New stuff is just fun--even if it is a bottle of vitamins. But this time of year there is more excitement when my favorite brown van comes down the road. I have started ordering Christmas gifts for my kids, and the tape cannot be ripped into quick enough. I must admit that giving gifts to my kids really tops the chart in present giving. It's just fun. And this made me think of a passage in Matthew.

"What man is there among you who, if his son asks for bread, will give him a stone? Or if he asks for a fish, will he give him a serpent? If you then, being sinful, know how to give good gifts to your children, how much more will your Father who is in heaven give good things to those who ask Him!" (Matthew 7:9-11)

Do you believe that God is good? And not just good in an vast sort of expanse kind of way, I mean good towards you. If you have accepted the sacrifice of His son, then you are called His child and never will He leave or forsake you. And if you are His child then that means He is working in your life--for your ultimate good and His ultimate glory. We only see a moment in eternity, but He sees from beginning to end. He is good and can be trusted with our every breath.

God is not some "genie in a bottle" to be petitioned for our passing whims. He is God, sovereign over all. As we look into His face and get to know His heart, His will for our individual lives this day will be made known. But it begins with relationship--knowing this Father who lavishes good gifts on His children, and I'm not primarily talking about gifts one can see with the human eye.

So remember, when that brown, boxy van pulls down your road, God has even greater gifts for those who love Him. Press in.

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Friday, November 13, 2009

A Lost Discipline

Sometimes I delve into issues that deserve much more space than a brief blog post. This is one of those issues. This morning I am pondering the lost discipline of fasting.

Before your body goes into convulsion at the thought of not eating your favorite casserole tonight or not drinking that much "needed" cup of coffee in the morning, let's just look at this thing and see what Jesus had to say...briefly.
  1. Jesus assumed that His followers would fast, "when you fast." (see Matthew 6:16-17)
  2. Further, He assumed his followers would fast once He ascended into heaven (see Matthew 9:14-17). In this text He associated fasting with mourning--literally a mourning to be with Him again.
  3. He instructed followers to fast in secret--not seeking the praise of man, rather the reward of God.
  4. It appears that there are some evil strongholds that cannot be cast out except with fasting and prayer. (See Matthew 17:14-21) Why? I don't know. I am still praying for wisdom on this one. I hover around the truth that only He can destroy massive strongholds of the enemy. But like I said, I am still praying for clarity.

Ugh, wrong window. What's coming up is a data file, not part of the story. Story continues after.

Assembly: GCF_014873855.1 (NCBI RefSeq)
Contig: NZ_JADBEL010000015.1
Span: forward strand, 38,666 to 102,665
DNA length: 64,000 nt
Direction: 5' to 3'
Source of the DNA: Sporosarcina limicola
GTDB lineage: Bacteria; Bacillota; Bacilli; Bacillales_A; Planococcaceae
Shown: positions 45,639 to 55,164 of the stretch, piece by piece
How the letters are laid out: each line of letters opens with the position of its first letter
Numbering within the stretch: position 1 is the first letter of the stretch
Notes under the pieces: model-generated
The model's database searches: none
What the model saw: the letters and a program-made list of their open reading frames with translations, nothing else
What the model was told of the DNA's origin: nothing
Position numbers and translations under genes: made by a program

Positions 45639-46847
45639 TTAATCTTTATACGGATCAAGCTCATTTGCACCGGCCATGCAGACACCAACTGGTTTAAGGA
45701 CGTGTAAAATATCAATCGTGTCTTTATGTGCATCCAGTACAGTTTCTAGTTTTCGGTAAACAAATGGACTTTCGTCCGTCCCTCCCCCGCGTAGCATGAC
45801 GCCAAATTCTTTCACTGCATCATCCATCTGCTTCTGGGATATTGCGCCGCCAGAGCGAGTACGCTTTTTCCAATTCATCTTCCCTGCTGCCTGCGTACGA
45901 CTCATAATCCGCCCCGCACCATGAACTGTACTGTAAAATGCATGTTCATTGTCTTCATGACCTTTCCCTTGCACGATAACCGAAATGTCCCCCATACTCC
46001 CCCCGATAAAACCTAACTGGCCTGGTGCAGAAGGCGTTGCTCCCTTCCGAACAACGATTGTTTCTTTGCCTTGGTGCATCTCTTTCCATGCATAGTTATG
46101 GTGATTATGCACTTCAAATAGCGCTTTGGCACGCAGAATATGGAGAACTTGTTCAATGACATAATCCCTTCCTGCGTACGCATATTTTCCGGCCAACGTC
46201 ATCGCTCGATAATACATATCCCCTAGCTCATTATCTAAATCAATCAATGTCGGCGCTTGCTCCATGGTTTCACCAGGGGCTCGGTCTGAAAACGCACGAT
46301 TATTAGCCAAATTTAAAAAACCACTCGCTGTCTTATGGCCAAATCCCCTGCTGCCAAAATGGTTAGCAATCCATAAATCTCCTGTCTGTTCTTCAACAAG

Fasting is an outward discipline that is meant to reveal an inward longing. A longing that yearns, "Father, I want You more than any physical pleasure. I want You more than any sinful desire. You alone can break the chains of bondage. You are my Bread. Fill me."

Before I close let me make something very clear. I am not addressing this to bring any load of guilt upon you or add to your list of "to-dos," rather I have been seeking the Lord in my own life and for my own clarification regarding fasting. So really, you are just getting a view of my own dialogue with our Lord.

Feast on Him.

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Thursday, November 12, 2009

Perfect Parent

A quick word to all of you parents-out-there-on-the-front-line...

I had the car loaded yesterday morning and couldn't meet all of the "needs" being requested, which caused whining. So I closed the door. Remembering I had forgotten something inside, I started up the steps and said to God, "What am I doing wrong?" He said--not audibly, but to my spirit, or I would have freaked--"I am the perfect parent, and you don't obey Me."*

Some things are just not in our control. We are called and instructed to first love the Lord with everything in us, and then allow His love to flow out onto others--beginning with those in our homes. Then, leave the results to Him. He alone can change the heart.

Teach, Train, Discipline, not shame.


*This idea was something that someone had said to me a couple of years ago. He just reminded me of its great truth in this moment.

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Wednesday, November 11, 2009

Swords Down

Let me set the scene with a little creative license--Lord, may I be faithful. It is nighttime. Jesus had spent the evening with His disciples--washing their feet, speaking words of life and love, and praying to the Father on their behalf and ours (see John 13-17) It had been a full night. After He had finished praying He went out with His disciples to a garden called Gethsemane. It is interesting. He took His disciples to this familiar spot, not to hide from what was to come, rather it is as if He went there simply to meet His fate--no resistance, no hiding, no fighting with the will of the Father.